These people will be moving around the rural communities tracing those who may be exposed to TB by carrying out screening and testing.
The teams will also be spreading awareness by educating the communities about the symptoms to look out for while also encouraging communities not to stigmatise those infected.
The government hopes that this joint effort will help the country to trace the missing 160 000 people - that infected with TB but not on treatment.
About a quarter of the 160 000 is in KwaZulu-Natal which also has the greatest TB and HIV burden in the country.
TB remains a global public health challenge and South Africa's number one leading cause of natural deaths especially among men, Deputy President David Mabuza said on Friday.
Furthermore, approximately 15-20% of all TB reported cases are children, and it is among the top five underlying causes of death in children under 5 years of age.
Speaking at the launch of the joint TB prevention campaign in Qadi Traditional Council in Inanda, eThekwini the Deputy President said the statistics should not be this high considering that there is a cure available.
"TB is killing thousands of our people. In fact, most people who are HIV positive die from TB. Sixty per cent of people with HIV also have TB – because their immune systems are weakened by HIV infection. This should not be."
Amakhosi, have an important role to play in the fight against TB, said Deputy President Mabuza, who is also the Chairperson of the South African National AIDS Council (SANAC).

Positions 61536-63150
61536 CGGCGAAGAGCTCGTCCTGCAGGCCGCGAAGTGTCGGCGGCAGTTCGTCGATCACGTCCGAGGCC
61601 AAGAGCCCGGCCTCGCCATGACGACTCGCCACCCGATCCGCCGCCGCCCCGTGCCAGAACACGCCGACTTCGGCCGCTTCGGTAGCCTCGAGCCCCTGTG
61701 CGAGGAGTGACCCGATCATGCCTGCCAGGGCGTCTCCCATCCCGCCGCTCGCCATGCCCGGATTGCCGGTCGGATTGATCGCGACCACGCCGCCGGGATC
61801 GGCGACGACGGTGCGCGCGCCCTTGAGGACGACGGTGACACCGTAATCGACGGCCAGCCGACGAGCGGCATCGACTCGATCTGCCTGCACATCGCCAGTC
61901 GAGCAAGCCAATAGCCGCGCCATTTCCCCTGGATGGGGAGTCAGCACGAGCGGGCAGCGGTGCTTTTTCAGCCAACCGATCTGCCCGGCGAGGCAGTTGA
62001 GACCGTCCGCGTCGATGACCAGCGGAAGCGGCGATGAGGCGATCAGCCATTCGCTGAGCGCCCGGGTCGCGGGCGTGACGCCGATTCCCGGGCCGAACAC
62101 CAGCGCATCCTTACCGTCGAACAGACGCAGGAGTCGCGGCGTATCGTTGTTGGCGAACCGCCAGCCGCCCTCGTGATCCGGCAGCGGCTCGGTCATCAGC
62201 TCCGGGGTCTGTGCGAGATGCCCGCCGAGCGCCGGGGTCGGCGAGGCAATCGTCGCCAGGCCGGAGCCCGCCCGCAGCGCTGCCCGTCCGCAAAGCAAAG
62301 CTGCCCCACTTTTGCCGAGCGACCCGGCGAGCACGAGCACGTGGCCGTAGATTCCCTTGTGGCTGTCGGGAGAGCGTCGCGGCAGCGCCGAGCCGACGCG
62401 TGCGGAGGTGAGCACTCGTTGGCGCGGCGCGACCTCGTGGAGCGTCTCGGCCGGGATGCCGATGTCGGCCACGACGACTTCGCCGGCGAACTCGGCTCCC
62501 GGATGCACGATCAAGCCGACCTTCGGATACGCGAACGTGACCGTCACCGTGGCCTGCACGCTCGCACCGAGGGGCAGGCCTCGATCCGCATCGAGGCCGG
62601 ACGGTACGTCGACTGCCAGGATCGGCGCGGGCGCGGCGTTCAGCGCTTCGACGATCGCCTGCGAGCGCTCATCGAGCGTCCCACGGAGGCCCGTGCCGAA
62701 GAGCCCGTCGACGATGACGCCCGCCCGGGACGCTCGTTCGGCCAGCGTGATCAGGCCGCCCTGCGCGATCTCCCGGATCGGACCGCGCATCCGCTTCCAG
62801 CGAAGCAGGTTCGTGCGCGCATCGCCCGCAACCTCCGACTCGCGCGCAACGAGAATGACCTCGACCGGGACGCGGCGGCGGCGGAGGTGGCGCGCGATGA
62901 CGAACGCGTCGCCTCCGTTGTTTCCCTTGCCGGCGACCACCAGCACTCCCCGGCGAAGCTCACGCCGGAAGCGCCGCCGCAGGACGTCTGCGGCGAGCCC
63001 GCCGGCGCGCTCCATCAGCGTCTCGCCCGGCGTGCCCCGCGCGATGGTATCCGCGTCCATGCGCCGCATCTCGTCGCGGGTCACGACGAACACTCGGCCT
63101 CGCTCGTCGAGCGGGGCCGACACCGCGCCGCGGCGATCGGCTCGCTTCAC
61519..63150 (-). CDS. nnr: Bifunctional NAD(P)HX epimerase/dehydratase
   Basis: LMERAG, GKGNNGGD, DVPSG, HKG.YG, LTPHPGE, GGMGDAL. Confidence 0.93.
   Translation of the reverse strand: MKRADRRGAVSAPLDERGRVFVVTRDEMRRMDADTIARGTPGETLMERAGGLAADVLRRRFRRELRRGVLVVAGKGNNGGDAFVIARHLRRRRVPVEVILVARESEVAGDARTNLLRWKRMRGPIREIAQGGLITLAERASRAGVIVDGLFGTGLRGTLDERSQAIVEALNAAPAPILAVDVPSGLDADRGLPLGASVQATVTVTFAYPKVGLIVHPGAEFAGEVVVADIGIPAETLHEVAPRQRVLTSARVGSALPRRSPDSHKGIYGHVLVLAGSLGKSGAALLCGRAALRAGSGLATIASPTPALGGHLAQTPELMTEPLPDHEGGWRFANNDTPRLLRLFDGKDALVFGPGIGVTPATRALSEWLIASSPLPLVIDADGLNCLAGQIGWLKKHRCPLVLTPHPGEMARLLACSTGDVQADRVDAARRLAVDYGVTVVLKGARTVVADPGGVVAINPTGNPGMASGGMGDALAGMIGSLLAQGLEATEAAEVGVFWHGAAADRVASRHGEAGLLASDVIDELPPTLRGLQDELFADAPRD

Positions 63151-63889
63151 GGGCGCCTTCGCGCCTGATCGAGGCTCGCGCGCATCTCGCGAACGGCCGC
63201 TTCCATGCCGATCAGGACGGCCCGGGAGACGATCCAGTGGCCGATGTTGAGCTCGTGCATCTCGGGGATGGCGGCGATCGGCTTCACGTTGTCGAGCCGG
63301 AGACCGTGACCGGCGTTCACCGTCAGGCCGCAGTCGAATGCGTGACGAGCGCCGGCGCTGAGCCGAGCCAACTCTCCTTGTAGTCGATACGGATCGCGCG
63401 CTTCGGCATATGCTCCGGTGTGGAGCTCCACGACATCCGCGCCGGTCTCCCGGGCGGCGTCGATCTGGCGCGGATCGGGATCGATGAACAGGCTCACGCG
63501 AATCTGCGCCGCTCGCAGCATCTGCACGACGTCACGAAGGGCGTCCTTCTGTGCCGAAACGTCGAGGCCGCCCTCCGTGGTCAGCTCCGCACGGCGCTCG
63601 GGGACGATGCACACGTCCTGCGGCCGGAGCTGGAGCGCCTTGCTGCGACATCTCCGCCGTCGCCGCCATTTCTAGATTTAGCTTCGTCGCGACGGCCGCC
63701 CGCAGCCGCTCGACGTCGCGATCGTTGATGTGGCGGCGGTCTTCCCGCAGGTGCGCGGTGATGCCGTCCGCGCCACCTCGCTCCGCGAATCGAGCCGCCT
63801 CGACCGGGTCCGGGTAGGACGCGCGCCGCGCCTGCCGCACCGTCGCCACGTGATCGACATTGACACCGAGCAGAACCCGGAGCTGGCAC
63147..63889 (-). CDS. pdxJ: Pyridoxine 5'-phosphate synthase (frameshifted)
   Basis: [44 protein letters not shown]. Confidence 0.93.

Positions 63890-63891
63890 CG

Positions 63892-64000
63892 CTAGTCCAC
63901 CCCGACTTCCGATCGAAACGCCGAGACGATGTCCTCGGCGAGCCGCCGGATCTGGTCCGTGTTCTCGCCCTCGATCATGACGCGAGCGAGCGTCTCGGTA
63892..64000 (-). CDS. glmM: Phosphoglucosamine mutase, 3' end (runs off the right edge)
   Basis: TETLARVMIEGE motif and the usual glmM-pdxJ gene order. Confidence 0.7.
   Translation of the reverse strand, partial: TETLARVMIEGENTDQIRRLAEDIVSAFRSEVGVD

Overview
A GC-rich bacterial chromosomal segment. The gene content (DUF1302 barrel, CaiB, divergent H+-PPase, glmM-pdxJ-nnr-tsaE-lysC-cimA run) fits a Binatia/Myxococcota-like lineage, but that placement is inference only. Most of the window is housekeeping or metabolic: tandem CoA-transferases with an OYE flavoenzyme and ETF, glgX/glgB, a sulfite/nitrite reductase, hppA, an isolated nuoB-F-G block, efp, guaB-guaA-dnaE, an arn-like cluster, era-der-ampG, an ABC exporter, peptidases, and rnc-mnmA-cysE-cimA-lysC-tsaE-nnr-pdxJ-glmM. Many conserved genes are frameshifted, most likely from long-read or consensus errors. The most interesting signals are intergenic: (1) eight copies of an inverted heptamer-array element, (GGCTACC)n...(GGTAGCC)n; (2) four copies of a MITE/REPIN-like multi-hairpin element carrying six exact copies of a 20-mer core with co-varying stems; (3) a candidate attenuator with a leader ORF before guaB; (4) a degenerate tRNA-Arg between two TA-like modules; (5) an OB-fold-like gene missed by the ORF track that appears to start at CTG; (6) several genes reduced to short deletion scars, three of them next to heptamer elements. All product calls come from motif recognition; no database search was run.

"Amakhosi live among the people. Every leader can show by example that they will not only ask people with TB symptoms to get tested and treated.
"We call on every leader to lead by example. If you have symptoms go and get tested, get treated and tell those in your environment that you have TB, and you are on treatment," the Deputy President said.
The Deputy President called on Amakhosi to use their influence to encourage all men in every part of the country to get circumcised.
Deputy President Mabuza said this is good for the fight against HIV – which is closely linked to TB infections.
Science has demonstrated that medical circumcision helps to halt the HIV epidemic.
"No institution is better placed to help raise awareness, and ensure good health seeking among men, than Amakhosi."
The campaign will be a build-up to the national World TB Day commemoration, which will be held in March in the Eastern Cape.
The World TB Day this year will be commemorated under the theme: 'It's time! for Religious Leaders, Parliamentarians and Legislators to lead the fight to end TB in South Africa'.
(With Inputs from South African Government Press Release)